N is the usual vibrating-bar or key-board Heretofore machines of this class have been foo 5o hung by side arms 0 onthe shaft D and exprovided with a single registering mechantending across the entire series of keys. ism, consisting eitherof a ser1es of individual registering-wheels, one for each key and each registering only the operations of its key, or else a single registering-wheel common to all of the keys and actuated to different degrees by keys of different values and usually connected to a train of supplemental wheels to which the amounts registered by the revolution of the primary Wheel were transferred. Each of these forms of registering mechanism possesses advantages over the other. In the former the total amount registered by each key is preserved and the proprietor at the end of a days businessis enabled to judge of the character of the sales made and can ascertain just how many sales of each value there were, while in the latter the total amounts registered by all the keys are added together and the proprietor is unable to tell anything about the character of the sales made during the day. In the former mechanism the total amounts indicated on the respective wheels have tobe added together in order to get the aggregate amount of the sales of the day, while in the latter they are all added together on the registering mechanism of the machine and the total can be read off at a glance. In my present machine I have the advantages of both these forms of mechanism; and to that end one feature of my invention consists in combining with a single set of operating-keys and their indicating-tablets two sets of registering mechanisms, both actuated by the same keys, the one consisting of a series of individual registering-wheels which preserve a separate registry of the total amount registered by each key, and the other a self-adding mechanism which adds into one common total the amounts registered by all the keys, so that when any key of the series is operated its corresponding indicator is exposed to view and its value is registered on its individual registering-wheel and also added in the common total on the self-adding mechanism. The first of these sets of registering mechanisms is illustrated in Fig. 1, where E E represent two banks of individual registering-wheels strung on shafts F F, extending across the machine. There are as many wheels in each bank as there are operatingkeys, each wheel of the lower bank being turned one number by each operation of its corresponding key, through the medium of the pivoted weighted dogs G, carried by the operating-keys and engaging the ratchets of the wheels. The wheels of the lower bank bearon their peripheries a series of numbers in multiples of the values of their corresponding keys, while those of the upperbank bearon their peripheries a series of numbers in multiples of the total amounts registered by complete revolu'tions of their corresponding wheels in the lower bank. The ratchet on each wheel of the lower bank has one tooth larger than the rest to engage the ratchet of its corresponding wheel in the upper bank and turn it one notch at each complete revolution of the wheel of the lower bank. Suitable readingopenings ll ll" in the covering-plate 1 extend across each bank of the wheels and enable the total registered amounts registered 011 the wheels to be read off and added up.
The above constitutes the individual registering mechanism, which preserves separately a record of the sales of each value, so that at the end of the days business the proprietor is enabled to tell from the wheels E E of the five-cent key just how many live-cent sales have been made, from those of the tencent key just how many ten-cent sales have been made, and so 011 through the entire series.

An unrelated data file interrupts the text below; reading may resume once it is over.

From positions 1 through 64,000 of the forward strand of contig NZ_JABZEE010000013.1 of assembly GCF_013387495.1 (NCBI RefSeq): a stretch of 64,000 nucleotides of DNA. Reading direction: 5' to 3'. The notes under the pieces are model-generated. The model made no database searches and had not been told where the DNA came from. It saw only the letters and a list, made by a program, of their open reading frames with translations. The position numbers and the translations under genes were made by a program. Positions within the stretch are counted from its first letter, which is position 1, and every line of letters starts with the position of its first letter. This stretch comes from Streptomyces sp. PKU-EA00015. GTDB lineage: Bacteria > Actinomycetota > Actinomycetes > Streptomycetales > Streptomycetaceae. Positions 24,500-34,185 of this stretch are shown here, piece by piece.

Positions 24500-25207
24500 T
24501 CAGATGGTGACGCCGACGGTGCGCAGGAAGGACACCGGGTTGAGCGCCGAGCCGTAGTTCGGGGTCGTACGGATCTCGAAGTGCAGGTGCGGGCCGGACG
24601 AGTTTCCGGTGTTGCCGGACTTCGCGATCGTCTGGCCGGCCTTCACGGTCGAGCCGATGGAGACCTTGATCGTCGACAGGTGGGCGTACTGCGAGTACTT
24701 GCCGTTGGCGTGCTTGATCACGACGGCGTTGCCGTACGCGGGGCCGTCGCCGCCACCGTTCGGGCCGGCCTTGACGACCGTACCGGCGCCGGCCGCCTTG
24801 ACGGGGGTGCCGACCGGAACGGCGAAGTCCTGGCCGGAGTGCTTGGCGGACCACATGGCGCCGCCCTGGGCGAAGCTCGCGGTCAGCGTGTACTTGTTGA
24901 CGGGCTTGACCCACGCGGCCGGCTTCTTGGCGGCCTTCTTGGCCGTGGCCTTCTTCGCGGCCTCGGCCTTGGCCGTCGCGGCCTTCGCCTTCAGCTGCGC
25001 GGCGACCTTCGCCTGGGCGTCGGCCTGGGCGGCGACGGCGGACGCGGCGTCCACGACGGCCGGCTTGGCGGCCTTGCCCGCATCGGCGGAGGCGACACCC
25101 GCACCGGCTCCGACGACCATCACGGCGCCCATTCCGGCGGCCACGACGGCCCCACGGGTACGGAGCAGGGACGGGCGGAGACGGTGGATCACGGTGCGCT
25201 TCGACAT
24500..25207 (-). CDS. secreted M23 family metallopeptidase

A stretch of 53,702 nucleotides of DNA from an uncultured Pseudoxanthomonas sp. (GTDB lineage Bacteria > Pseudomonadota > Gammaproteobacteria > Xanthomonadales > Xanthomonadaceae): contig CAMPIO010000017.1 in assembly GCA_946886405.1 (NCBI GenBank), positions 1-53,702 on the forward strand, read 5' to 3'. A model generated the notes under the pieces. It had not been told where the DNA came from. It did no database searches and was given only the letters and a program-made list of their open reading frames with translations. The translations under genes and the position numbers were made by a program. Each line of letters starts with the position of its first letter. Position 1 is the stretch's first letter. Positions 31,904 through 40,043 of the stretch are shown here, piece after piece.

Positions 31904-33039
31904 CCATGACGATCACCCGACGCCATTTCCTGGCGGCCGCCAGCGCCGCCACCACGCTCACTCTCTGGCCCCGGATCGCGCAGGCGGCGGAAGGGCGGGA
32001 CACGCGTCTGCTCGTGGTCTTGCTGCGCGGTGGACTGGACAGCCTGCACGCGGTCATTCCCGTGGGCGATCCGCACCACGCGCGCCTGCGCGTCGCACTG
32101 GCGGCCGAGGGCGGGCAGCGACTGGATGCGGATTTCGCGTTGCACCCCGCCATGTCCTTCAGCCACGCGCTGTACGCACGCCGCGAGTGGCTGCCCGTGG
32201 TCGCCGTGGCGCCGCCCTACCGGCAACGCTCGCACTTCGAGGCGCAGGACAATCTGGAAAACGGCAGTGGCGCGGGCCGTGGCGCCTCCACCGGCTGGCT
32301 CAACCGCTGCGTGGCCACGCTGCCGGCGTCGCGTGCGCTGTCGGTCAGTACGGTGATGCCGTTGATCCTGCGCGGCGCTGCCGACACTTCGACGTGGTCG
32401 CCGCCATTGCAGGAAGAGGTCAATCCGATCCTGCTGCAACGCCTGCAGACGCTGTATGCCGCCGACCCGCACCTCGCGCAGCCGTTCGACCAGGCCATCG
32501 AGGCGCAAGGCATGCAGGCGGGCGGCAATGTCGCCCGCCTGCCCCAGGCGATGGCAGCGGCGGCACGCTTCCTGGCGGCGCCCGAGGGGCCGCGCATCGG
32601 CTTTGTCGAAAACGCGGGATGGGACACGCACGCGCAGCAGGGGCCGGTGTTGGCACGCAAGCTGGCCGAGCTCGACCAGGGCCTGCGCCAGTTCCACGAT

The self-adding registering mechanism, in which the registrations of all the keys are added into one common total, is shown more particularly in Fig. 2, where J, K, L, M, and N are a set of registering-wheels carried on a supporting-plate O, and adding one onto the other and indicating, respectively, cents, dollars, and tens, hundreds, and thousands of dollars. The wheels K L M N are an ordinary set of Geneva-stop wheels bearing on their faces multiples of one from O to 9, inclusive, the wheel L being turned one number at and by each complete revolution of the wheel K, the wheel M being actuated in a similar manner by the wheel L, and the wheel N by the wheel M. The dollar-wheel K is turned one number at each complete revolution of the cent-wheel, which latter bears on its face a series of numbers in multiples of five from 0 to 95, and is also actuated directly by the operation of the keys of the dollar set at the left-hand side of the machine, all in the manner and by the means hereinafter described. Secured to the shaft of the wheel J is a pinion P, having twenty teeth and meshing constantly with a larger gear-wheel Q, carried on a spindle or stud R, screwed into the plate 0 and having in this instance eighty teeth. Secured upon the face of the wheel Q is a ratchet-wheel S, also having eighty teeth. Loosely hung on the supporting-stud of the wheel Q is an arm T, carrying at its outer end a pawl U, normally pressed into engagement with the teeth of the ratchet S by a spring secured to the outer end of the arm T. This arm T is connected by a pivoted link Vto an arm \V, pivoted to an inclined bar X, extending across the right hand or cent set of keys and hung by side arms Y Y on the pivotal shaft D of the operating-keys C. The inner supporting-arm Y of the bar X has a downward bend forward of its central portion, as shown in Fig. 1, to enable it to clear the vibrating bar or key-board N, which extends entirely acrossend of of the bar X in normal position rests directly on the ninety-five-cent key, so that thebar is given its full movement by the operation of that key, while its lower edge is normally at such distance above the live-cent key that the operation of the latter moves the bar only one-nineteenth, as far as the ninetyfive-cent key. The adjustmentof the parts is such that the lifting of the bar X by the operation of any key moves the wheel Q, through the medium of the arm W, link V, arm T, pawl U, and ratchet S, just as many teeth as there are fives in the value of the operated key, thereby turning the pinion P on the shaft of the wheel J acorrespondingnumber of teeth and registering the value of the key on said wheel, all as will be readily understood.